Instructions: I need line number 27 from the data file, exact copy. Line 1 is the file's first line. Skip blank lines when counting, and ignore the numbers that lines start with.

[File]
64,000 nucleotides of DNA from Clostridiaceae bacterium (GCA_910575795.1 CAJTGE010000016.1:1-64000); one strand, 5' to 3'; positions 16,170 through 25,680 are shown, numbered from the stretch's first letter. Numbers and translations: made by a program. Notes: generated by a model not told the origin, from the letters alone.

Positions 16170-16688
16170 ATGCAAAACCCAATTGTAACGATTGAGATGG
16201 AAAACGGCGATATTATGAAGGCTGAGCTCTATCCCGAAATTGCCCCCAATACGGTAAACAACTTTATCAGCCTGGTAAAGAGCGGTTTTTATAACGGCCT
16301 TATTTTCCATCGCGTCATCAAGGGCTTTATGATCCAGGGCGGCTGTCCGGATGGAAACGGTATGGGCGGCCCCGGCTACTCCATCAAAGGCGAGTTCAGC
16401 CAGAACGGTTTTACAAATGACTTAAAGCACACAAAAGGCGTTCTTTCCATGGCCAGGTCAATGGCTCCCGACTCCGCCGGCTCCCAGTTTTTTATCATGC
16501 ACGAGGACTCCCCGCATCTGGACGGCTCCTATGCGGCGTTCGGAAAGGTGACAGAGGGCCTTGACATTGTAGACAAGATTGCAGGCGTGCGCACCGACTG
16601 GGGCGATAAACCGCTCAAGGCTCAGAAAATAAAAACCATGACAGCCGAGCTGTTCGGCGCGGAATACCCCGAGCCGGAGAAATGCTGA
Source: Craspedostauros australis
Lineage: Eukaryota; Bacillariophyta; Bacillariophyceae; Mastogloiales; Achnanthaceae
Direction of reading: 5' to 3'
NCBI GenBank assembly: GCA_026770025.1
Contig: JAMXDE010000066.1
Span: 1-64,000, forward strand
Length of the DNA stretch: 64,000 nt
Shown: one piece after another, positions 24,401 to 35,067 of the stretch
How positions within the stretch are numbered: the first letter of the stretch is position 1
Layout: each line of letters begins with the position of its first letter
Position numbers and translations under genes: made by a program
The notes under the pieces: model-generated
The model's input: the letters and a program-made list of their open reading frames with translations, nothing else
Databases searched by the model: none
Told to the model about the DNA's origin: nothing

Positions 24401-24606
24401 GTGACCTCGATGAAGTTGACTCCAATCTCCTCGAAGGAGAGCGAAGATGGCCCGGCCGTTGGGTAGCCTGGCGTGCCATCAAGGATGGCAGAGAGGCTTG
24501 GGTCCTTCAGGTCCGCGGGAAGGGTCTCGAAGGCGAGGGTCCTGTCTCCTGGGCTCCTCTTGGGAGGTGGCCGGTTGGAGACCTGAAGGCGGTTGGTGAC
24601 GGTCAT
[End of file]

24601 GGTCAT